Supplementation Possibly Helpful
Folate (also known as folic acid) is a B vitamin that plays an important role in many vital aspects of health, including preventing neural tube birth defects and possibly reducing the risk of heart disease. Because inadequate intake of folate is widespread, if you are taking any medication that depletes or impairs folate even slightly, you may need supplementation.
Valproic acid appears to decrease the body's absorption of folate,
and other antiseizure drugs can also reduce levels of folate in the body.
The low serum folate caused by anticonvulsants can raise homocysteine levels, a condition believed to increase the risk of heart disease.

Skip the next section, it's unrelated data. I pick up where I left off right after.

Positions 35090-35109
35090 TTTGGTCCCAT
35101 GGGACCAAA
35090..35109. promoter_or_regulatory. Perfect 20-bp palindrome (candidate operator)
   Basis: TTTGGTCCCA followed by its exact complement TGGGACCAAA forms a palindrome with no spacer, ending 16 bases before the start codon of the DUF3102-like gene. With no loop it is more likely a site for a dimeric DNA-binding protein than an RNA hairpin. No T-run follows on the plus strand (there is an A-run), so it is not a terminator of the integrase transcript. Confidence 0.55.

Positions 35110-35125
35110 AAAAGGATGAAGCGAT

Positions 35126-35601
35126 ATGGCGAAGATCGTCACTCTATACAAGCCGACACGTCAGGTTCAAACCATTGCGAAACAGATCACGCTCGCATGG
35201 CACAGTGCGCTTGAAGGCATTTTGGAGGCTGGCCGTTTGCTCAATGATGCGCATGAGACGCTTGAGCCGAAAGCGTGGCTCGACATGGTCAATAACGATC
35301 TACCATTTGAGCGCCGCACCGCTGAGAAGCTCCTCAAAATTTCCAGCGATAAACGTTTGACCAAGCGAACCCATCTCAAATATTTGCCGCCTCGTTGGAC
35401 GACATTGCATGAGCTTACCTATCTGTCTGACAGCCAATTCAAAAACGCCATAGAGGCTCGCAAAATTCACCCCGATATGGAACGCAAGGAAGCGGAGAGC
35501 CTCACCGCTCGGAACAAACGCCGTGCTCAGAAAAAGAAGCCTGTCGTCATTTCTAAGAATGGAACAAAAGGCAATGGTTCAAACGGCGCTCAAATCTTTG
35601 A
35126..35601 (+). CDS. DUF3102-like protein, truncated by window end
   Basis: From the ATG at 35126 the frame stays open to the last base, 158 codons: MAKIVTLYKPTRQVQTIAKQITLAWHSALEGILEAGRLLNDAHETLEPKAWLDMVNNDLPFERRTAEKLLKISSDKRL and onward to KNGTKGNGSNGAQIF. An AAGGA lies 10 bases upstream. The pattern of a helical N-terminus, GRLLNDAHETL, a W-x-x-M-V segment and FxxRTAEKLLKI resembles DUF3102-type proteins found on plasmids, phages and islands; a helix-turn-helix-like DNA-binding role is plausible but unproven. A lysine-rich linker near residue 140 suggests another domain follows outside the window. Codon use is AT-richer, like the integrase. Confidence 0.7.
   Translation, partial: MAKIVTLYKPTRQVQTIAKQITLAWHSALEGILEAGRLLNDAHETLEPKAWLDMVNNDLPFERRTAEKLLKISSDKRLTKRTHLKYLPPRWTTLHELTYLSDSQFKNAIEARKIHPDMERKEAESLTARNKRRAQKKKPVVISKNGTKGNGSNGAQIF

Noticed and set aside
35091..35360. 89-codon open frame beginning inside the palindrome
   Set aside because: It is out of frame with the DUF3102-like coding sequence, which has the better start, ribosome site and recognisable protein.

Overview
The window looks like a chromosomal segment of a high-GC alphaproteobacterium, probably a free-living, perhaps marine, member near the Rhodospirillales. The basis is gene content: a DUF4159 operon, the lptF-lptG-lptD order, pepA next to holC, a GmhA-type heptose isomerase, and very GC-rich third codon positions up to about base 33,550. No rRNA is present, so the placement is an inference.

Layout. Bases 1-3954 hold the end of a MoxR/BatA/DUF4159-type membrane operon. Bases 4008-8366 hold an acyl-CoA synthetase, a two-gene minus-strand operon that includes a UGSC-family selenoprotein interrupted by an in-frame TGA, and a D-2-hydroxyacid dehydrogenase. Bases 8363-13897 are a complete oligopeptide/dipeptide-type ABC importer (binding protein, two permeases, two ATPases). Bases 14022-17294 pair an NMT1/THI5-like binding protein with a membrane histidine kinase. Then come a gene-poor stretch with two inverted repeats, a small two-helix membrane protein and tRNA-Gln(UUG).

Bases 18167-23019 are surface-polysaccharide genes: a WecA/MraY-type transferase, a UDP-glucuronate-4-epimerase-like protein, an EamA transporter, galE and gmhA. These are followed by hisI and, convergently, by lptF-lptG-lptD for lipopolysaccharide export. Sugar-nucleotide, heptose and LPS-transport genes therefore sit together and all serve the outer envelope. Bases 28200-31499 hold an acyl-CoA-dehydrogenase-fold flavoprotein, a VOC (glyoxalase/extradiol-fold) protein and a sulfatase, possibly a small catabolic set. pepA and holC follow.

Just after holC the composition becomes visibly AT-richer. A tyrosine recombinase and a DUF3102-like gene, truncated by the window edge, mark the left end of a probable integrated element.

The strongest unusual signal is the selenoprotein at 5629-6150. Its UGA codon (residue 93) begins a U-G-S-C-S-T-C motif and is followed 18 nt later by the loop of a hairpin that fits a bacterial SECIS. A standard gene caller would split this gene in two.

Adequate folate intake is also necessary to prevent neural tube birth defects, such as spina bifida and anencephaly. Because anticonvulsant drugs deplete folate, babies born to women taking anticonvulsants are at increased risk for such birth defects. Anticonvulsants may also play a more direct role in the development of birth defects.
However, the case for taking extra folate during anticonvulsant therapy is not as simple as it might seem. It is possible that folate supplementation might itself impair the effectiveness of anticonvulsant drugs, and physician supervision is necessary.